How does the assessment process work?

To get an EPC, you will need to find a registered domestic energy assessor on the EPC Register. This assessor will be able to carry out the review of your rental property. You can also check their credentials on the EPC register site to ensure they have the correct qualifications to carry out the assessment.  Alternatively, you can speak to your Managing Agent who should be able to organise this essential assessment for you.

Once you have completed the request for an assessor, they will visit the property and carry out a standard assessment procedure (SAP), which will result in the EPC rating between A to G being given.

Your rights for inspecting or viewing a property


The EPC: a breakdown

So, what does the assessor cover during their visit? Here’s a rundown of what happens in order for your property to get certified:

Things that are examined

This assessment looks at things that directly affect the efficiency of the property, such as the insulation and the heating system. This isn’t a survey, so it’s not an assessment of the condition of the property as a whole.

What does the assessment cover?

The assessment includes several key points that are designed to help you make decisions around energy efficiency in the property. These include:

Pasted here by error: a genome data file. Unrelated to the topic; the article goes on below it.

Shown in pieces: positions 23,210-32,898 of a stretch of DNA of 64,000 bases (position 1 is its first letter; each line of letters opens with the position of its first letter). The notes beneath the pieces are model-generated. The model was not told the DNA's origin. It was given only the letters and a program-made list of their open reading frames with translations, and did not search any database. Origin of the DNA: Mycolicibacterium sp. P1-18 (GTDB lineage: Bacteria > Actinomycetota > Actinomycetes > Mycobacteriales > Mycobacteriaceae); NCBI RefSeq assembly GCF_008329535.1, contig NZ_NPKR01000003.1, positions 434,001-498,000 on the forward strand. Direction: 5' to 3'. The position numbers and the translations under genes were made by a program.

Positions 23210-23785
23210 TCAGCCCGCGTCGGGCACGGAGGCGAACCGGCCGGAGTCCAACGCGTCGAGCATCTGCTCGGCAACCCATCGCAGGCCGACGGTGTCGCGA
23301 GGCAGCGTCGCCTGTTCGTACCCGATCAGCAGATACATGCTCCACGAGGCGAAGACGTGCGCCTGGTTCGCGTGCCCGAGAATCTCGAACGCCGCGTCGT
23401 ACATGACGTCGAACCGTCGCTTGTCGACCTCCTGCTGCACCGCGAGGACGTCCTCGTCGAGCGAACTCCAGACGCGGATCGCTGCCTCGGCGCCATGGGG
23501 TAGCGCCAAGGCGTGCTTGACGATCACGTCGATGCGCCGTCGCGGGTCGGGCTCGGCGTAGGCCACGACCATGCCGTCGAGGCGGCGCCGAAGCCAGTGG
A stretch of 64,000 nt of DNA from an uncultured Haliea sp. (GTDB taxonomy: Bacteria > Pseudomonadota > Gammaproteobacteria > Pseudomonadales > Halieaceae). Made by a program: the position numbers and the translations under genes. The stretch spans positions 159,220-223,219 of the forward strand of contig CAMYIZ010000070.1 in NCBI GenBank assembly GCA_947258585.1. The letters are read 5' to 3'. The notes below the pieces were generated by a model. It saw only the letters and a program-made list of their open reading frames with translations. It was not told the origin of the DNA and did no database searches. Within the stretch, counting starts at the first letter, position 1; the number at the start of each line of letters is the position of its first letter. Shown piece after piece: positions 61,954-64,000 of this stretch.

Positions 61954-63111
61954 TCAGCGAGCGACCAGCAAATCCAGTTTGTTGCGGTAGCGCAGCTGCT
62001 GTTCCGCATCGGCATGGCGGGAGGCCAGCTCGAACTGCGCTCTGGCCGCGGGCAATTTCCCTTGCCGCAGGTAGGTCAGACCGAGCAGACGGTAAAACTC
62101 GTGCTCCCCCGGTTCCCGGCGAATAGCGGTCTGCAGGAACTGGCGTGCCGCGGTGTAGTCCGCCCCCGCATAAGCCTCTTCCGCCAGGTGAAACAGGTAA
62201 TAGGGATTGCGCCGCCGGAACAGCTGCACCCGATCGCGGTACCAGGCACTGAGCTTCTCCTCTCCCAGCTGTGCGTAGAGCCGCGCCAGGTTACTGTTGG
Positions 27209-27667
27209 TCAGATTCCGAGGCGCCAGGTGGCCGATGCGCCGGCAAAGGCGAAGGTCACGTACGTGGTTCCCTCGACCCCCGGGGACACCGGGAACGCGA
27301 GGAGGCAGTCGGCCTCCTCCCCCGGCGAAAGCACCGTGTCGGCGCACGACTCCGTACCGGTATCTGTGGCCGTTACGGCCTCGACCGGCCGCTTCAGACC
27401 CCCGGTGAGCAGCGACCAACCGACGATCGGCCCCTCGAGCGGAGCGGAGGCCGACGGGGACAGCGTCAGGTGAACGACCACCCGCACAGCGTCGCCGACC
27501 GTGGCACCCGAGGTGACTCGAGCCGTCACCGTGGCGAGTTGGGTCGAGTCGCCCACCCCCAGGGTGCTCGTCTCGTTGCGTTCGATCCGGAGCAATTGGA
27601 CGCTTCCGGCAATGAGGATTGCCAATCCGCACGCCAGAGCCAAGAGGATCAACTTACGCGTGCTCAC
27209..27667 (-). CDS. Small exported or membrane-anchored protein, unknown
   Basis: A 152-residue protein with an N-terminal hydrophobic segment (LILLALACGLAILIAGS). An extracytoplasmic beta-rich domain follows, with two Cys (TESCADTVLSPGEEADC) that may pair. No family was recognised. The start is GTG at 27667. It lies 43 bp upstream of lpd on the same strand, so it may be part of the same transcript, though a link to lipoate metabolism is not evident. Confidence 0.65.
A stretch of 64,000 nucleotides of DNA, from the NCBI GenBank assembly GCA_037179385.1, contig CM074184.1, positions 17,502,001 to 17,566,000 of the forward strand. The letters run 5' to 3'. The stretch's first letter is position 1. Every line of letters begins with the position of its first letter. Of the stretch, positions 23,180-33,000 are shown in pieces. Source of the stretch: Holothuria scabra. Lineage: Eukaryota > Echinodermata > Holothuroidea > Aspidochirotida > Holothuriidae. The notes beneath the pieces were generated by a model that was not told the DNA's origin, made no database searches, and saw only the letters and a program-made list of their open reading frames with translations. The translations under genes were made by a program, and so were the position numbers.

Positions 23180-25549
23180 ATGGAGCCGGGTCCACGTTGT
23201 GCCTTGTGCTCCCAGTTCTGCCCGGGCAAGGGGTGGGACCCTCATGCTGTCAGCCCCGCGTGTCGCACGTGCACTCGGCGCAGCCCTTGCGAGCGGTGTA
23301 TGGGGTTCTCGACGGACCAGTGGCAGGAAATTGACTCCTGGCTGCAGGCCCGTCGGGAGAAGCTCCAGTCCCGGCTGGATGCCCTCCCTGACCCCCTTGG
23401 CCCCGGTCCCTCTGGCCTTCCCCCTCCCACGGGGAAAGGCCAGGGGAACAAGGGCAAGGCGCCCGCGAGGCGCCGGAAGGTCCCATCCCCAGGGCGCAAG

• An estimation of the energy that is potentially used – this is created by assessors using specialist government-backed software to look at previous energy usage and existing systems, such as the boiler and the level of glazing on the windows.  
  • The cost of fuel – this is an idea of how much it costs to heat and add power to the property in its current state.
  • A list of potential savings that can be made if the steps towards enhanced energy efficiency are made.
  • A report on CO₂ emissions.

It also lists information about the assessor and contact details if you have any questions or complaints about the EPC summary.

Do I have to implement the suggestions made?

You don’t have to act on the suggestions made in the EPC. However, if you do introduce some upgrades to your lighting, water and heating systems, you could find that the energy efficiency of the property significantly improves.

The EPC will also include an estimated rating for your next EPC assessment, should you implement the measures suggested – and all of this can have a positive impact on fuel bills.


What next?

If you think your property needs a new EPC or you’re about to go through the EPC assessment process, it’s worth going into it with an open mind. As a landlord, you’ll find that being open to the suggestions given can help to make savings in the long run.